There are no Indian accounts of the Battle of the Hydaspes River. It is difficult to prove a negative, but since there is very little historical material from that era (326 BCE) at all, we can be reasonably certain that there are no historical accounts. Tarn (1966) discusses this when talking about the Bactrian Greeks. Had the story of the Bactrian ...


9

Those inconsistencies are exactly when historiography becomes crucial to historical understanding. Disagreement between sources raises questions about the quality of the sources and those who reported them. The risk of not addressing these issues is that erroneous information can become accepted, and must then be recast in light of the qualities of the ...


8

Following-up on @FelixGoldberg's answer I found this in Sources and Notes of Vincent Cronin's Napoleon: The remark attributed to N[apoleon], "I know men, and I tell you that Jesus Christ was not a man" is apocryphal. [Robert-Antoine de] Beauterne, who coined it never met N[apoleon]. This is good enough evidence for me; it suggests the following: ...


8

Closest I'm finding is a quote by Henry A. Wise Wood, referred to as a civic leader. Quoting Votes For Women: Woman Suffrage Movement by Marjorie Spruill Wheeler: Women not only pointed out that women would cease to be womanly, but that male supporters of suffrage ("strong, masculine personalities") were inexplicably seeking to "demasculinize" government ...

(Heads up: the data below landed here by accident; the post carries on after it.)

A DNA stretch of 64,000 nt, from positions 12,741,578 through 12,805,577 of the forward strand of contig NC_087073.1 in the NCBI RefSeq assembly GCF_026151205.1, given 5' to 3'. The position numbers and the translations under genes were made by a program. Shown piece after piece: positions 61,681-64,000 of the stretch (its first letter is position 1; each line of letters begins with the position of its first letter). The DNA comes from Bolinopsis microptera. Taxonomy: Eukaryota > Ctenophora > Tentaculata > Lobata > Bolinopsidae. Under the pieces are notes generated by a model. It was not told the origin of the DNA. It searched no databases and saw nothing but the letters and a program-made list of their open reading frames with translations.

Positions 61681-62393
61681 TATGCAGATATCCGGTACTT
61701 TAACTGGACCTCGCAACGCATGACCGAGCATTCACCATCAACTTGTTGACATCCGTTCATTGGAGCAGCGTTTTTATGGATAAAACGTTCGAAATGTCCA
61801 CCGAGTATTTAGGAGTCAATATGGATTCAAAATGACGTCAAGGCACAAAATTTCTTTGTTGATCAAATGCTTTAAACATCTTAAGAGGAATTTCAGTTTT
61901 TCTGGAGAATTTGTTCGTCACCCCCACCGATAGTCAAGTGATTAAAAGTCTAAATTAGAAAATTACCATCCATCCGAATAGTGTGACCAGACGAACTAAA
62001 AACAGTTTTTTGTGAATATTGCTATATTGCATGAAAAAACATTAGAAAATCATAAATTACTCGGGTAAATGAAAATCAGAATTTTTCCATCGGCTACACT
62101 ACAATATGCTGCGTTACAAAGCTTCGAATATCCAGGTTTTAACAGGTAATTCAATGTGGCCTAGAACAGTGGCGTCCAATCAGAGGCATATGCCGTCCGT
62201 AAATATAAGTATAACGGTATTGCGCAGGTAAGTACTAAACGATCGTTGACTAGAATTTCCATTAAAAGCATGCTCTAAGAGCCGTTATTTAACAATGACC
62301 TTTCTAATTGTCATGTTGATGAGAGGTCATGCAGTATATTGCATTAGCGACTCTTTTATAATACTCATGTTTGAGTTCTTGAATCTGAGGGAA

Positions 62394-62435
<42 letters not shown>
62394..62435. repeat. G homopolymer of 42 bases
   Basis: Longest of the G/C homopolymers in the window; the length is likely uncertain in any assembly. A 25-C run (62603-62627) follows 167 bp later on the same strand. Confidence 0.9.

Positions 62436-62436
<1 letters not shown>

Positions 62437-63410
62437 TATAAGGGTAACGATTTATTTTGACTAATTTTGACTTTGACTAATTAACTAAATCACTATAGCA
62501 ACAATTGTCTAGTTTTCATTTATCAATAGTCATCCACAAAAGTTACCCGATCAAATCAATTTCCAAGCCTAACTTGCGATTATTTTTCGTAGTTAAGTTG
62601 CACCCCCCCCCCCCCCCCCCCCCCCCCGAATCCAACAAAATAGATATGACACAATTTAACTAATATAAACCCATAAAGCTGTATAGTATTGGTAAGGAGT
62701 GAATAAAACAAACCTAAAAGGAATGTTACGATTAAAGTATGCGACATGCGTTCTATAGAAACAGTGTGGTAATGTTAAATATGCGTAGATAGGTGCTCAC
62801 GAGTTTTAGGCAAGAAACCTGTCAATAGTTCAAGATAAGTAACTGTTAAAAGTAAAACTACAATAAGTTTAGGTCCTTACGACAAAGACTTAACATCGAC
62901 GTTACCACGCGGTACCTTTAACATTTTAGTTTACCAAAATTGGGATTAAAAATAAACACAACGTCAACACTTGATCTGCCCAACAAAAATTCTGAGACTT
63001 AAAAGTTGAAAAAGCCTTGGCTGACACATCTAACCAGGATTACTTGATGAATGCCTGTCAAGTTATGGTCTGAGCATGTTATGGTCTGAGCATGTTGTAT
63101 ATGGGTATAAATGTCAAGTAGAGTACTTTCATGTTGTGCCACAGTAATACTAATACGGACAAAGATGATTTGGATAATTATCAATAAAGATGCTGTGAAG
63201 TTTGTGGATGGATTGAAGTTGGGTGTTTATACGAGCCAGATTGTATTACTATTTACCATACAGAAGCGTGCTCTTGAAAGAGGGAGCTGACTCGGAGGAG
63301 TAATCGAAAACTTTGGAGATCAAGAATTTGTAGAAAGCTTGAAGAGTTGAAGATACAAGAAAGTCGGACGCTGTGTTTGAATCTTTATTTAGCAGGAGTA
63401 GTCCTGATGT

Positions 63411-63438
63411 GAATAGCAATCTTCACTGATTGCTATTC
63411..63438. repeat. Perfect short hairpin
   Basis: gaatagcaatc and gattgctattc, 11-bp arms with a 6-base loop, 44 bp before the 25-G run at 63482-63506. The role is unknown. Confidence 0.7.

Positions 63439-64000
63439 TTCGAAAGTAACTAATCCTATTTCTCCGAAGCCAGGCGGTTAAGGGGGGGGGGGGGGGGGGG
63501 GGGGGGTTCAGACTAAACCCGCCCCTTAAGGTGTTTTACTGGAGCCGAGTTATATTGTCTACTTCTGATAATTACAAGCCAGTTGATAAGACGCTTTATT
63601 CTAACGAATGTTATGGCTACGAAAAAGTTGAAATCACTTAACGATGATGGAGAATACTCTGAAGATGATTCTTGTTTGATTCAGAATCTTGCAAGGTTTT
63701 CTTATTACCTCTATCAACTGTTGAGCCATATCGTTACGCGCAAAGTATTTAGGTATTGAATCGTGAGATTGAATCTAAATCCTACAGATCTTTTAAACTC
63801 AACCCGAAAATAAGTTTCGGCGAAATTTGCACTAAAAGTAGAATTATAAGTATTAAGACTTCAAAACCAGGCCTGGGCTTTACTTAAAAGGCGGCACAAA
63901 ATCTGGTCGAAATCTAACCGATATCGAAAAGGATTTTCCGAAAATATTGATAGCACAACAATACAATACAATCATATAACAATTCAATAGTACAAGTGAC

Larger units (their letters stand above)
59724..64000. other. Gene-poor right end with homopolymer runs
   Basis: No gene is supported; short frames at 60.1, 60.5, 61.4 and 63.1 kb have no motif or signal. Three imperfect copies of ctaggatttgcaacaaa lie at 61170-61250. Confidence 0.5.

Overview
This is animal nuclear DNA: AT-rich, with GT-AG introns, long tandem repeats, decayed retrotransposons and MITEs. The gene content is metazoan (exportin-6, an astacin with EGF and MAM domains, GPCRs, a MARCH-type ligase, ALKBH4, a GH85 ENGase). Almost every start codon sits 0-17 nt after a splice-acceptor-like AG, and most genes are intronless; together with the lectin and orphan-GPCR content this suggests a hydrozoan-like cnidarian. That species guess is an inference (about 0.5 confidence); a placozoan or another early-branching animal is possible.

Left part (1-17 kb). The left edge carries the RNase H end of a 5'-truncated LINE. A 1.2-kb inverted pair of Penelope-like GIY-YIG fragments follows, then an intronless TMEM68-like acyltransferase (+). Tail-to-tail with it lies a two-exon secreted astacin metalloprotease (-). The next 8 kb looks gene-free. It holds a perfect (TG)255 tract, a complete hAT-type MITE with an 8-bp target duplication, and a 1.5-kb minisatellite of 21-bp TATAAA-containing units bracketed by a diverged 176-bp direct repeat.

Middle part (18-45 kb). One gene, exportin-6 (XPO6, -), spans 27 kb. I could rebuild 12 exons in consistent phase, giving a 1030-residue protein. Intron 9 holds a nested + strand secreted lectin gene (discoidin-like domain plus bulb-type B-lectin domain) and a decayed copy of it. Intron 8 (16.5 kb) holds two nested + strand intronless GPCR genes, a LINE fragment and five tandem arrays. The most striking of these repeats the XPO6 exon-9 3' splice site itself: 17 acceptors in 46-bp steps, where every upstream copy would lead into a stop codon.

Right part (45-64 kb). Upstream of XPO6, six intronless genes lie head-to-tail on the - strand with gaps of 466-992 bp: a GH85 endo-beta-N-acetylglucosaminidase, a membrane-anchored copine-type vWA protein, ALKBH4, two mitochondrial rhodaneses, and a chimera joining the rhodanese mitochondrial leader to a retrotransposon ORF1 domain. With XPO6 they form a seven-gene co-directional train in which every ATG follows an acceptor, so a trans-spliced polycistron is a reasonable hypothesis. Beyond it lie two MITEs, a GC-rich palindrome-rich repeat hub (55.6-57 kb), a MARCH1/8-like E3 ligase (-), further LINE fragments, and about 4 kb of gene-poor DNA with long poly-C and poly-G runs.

8

Not to quibble, but this isn't really an 'or' question. Yes, we'll keep discovering things we haven't found, and yes, there are many things that have been permanently lost. Keep in mind that before the printing press you didn't go to the bookstore - you found a guy who had the book you wanted, and asked if you could crash at his house for a couple of ...


7

The problem there is that there isn't a lot of written work from that area available that early. The only real literate society of the ancient era was the Bronze-Age Indus Valley Civilization, and we haven't deciphered their script yet. After the IV civilization was eclipsed, writing was unknown there until about the third century BCE. So for the vast ...


7

There are quite a few great sources on this topic. If by “how common”, you are implying that you are looking for hard, measurable and very-much-incomplete sample data (that you have to, of course, collate yourself), this is going to come from digitized historical court records like the Assize Courts that @Kobunite linked to, or from the proceedings of the ...


7

It depends what you are prepared to accept as "sources". If you are looking for written sources, then you are likely to be disappointed. The Wikipedia article on the Battle of Badr lists the extant primary sources. Although the Battle of Badr was the first relatively large-scale confrontation between the followers of Muhammad and those of his opponents in ...


6

The dead sea scrolls are an example of something major being found by chance. It is possible there are other stores like those but it is unlikely. The further we go, the less chance of finding something usable exists. A better link would be the dead sea scrolls online.


6

This quote appears in several mid-1800s texts, including the above-referenced "Sur Le Christianisme" text. Henry Parry Liddon wrote a footnote regarding the quote suggesting its authenticity. He references another Bertrand source, "Sentiment de Napoleon sur la Divinite de Jesus Christ." He cites a response to the author of the preface to Campagnes d'Egypte ...